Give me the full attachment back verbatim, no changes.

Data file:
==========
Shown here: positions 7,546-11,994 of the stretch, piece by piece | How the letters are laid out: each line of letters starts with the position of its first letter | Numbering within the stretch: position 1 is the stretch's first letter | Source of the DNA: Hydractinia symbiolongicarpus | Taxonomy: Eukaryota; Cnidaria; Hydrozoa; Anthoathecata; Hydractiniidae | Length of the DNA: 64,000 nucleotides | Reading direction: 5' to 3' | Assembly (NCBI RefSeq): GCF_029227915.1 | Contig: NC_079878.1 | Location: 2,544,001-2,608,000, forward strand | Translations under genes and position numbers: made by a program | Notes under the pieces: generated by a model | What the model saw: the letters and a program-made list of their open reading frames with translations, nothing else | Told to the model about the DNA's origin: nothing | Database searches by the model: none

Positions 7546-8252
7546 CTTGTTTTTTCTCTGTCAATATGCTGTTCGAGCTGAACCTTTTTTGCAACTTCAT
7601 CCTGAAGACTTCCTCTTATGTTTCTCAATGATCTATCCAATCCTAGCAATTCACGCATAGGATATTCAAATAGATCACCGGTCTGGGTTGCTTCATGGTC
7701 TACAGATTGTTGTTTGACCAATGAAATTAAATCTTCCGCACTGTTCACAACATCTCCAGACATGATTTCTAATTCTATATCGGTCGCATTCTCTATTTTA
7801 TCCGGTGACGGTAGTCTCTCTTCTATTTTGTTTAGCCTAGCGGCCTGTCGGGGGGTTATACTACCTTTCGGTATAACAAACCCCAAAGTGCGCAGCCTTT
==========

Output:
Shown here: positions 7,546-11,994 of the stretch, piece by piece | How the letters are laid out: each line of letters starts with the position of its first letter | Numbering within the stretch: position 1 is the stretch's first letter | Source of the DNA: Hydractinia symbiolongicarpus | Taxonomy: Eukaryota; Cnidaria; Hydrozoa; Anthoathecata; Hydractiniidae | Length of the DNA: 64,000 nucleotides | Reading direction: 5' to 3' | Assembly (NCBI RefSeq): GCF_029227915.1 | Contig: NC_079878.1 | Location: 2,544,001-2,608,000, forward strand | Translations under genes and position numbers: made by a program | Notes under the pieces: generated by a model | What the model saw: the letters and a program-made list of their open reading frames with translations, nothing else | Told to the model about the DNA's origin: nothing | Database searches by the model: none

Positions 7546-8252
7546 CTTGTTTTTTCTCTGTCAATATGCTGTTCGAGCTGAACCTTTTTTGCAACTTCAT
7601 CCTGAAGACTTCCTCTTATGTTTCTCAATGATCTATCCAATCCTAGCAATTCACGCATAGGATATTCAAATAGATCACCGGTCTGGGTTGCTTCATGGTC
7701 TACAGATTGTTGTTTGACCAATGAAATTAAATCTTCCGCACTGTTCACAACATCTCCAGACATGATTTCTAATTCTATATCGGTCGCATTCTCTATTTTA
7801 TCCGGTGACGGTAGTCTCTCTTCTATTTTGTTTAGCCTAGCGGCCTGTCGGGGGGTTATACTACCTTTCGGTATAACAAACCCCAAAGTGCGCAGCCTTT